The Character of Dee in Everyday Use
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The Character of Dee in Everyday Use
While reading the story "Everyday Use" by Alice Walker, I found that I had a surprising amount of anger towards the character named Dee, or as she prefers Wangero. The anger that was instilled in me was caused by numerous comments and actions that occurred throughout reading the short story. I feel she was selfish, uneducated and unappreciative of her past and that the way she carried herself was ridiculous.
Right from the beginning of my readings you are introduced to a character named Dee, before you ever get the opportunity to warm up to her character, she shows a very selfish characteristic and that trait is repeatedly brought out in the story. From the start, shortly after the introduction to her new boyfriend, Dee begins to ask for things. For instance, the desk and the chair, Dee wants to take them to help spice up her and Hakim the Barber's house when those objects are still in "everyday use" in their own home. Another instance is when she asks her mother for the quilts her grandmother had quilted, her mother said they were for Maggie (Dee's sister), Dee's reply was that Maggie wouldn't appreciate the quilts and Maggie, being the beautiful person she is, says her older sister can have them.
Another reason I had feelings of anger for the character Dee, was that she was uneducated. Not the usual education, such as in college, because she had that, but the education of her heritage, or past. The second statement to her mother was when her mother says "Dee", Dee replied saying her new name Wangero, followed by the statement that Dee is dead and that she could no longer bear the name of the people that oppress her. At no point during the story was Dee oppressed or even mentioned being oppressed in the past. Then she tries to track back where her name came from, to show her mother it was a slave name or something along those lines. Her mother tracked it back as far as she could remember and no such thing was pointed out. To move on to another situation where Dee made herself look foolish and uneducated is, when they are leaving, she tells her mother that she just doesn't understand.
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Everyday Use Desk Characteristic Boyfriend Trait Oppressed Maggie Readings Barber Chair
When her mother asks what she doesn't understand, Dee replied, "your heritage", when the mother knows exactly where she came from and is still living that life, Dee feels she can tell her mother where she came from?
What crossed the line in my opinion of Dee was that she was completely unappreciative. I had gotten the feeling that the mother in the story had worked long and hard raising her daughters, supplied food and clothes, and even got Dee into college somehow, and Dee returns with her college education and new personality trying to preach to her mother and sister about what they are doing wrong. Numerous times she spoke down, not only to the mother, but little sister also. Then Dee begins to take their personal property, property she didn't want earlier when she had been asked.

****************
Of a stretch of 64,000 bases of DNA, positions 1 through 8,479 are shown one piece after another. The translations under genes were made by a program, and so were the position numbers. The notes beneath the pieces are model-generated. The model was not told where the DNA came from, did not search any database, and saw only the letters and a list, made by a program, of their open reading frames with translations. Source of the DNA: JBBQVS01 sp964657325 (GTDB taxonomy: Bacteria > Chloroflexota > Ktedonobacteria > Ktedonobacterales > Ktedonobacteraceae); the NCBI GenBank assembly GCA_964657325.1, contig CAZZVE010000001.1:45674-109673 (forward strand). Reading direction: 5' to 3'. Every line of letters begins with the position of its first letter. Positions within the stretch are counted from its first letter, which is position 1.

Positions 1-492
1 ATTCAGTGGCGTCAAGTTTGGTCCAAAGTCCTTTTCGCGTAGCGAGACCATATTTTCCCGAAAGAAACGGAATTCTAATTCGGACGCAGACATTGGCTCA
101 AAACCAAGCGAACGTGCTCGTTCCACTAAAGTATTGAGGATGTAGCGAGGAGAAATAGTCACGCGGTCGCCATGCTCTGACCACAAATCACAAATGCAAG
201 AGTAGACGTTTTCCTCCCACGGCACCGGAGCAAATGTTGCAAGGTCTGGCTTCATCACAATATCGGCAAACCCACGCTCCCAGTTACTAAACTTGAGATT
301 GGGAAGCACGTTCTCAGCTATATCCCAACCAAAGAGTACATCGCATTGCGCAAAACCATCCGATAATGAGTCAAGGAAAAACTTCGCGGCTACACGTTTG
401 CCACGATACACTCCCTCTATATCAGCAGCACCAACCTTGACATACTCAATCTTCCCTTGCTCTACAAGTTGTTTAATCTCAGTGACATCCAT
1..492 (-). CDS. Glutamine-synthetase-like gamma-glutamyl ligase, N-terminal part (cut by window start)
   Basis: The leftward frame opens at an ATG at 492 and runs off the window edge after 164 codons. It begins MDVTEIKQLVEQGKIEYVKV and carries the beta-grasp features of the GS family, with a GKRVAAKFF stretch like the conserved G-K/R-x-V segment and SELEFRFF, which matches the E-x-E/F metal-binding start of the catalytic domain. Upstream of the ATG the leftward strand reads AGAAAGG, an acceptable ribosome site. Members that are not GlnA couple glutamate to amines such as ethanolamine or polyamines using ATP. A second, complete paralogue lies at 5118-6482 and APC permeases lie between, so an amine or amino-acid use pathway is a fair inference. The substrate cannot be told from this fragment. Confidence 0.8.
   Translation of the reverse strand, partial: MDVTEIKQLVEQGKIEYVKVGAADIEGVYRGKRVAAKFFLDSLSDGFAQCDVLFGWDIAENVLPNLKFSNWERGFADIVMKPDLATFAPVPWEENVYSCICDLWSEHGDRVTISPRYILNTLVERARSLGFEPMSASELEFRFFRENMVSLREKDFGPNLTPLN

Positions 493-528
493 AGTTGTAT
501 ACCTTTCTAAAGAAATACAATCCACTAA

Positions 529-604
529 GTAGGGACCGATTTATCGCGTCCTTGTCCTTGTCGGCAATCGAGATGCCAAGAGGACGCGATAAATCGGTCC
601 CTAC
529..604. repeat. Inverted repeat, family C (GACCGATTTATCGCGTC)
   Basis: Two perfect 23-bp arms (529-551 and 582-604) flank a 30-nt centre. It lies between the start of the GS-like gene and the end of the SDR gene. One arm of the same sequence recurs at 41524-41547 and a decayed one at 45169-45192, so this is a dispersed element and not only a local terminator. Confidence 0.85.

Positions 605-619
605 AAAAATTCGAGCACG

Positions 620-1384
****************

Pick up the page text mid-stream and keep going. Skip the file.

The reason for my writing on this story and this topic is clear. While reading this piece, I had actually gotten emotionally worked up and angered by the actions of the character Dee. I call her Dee and not Wangero throughout my writings because I felt the change she made was for all the wrong reasons. You see this everyday, people claiming alliances or changing themselves into something that they are not and know nothing about. Dee came off as selfish, uneducated and unappreciative to say the least. In reality her sister and mother are aware of their heritage and know where they come from, the only questions is, when will Dee?
What is Alice Walker’s purpose in writing Everyday Use?
Many critics argue that the character of Dee is modeled after Walker herself. In the 1960's, Walker, the daughter of sharecroppers, was attending university and, like Dee, felt that black Americans were finally finding their own voice. But Walker also shares traits with Maggie - a childhood accident left her self-consciously scarred and shy. Dee and Maggie are on opposite sides regarding how their identity. Dee seeks to fetishize and reject the existence that comprises Maggie's everyday world. Maggie knows the inherent value of objects beyond signifiers for a culture; she recognizes the traditions and heritage that are still active. The sisters are sides of the same coin, having opted diverging paths newly open to them in the 1960s. That Walker shares characteristics with both of her characters illustrates her aim in writing the story. While Maggie and Mama are cast in a "good" light at the end of the story and Dee comes off as selfish, Walker's women give voice to the myriad interpretations of identity in an era of Civil Rights.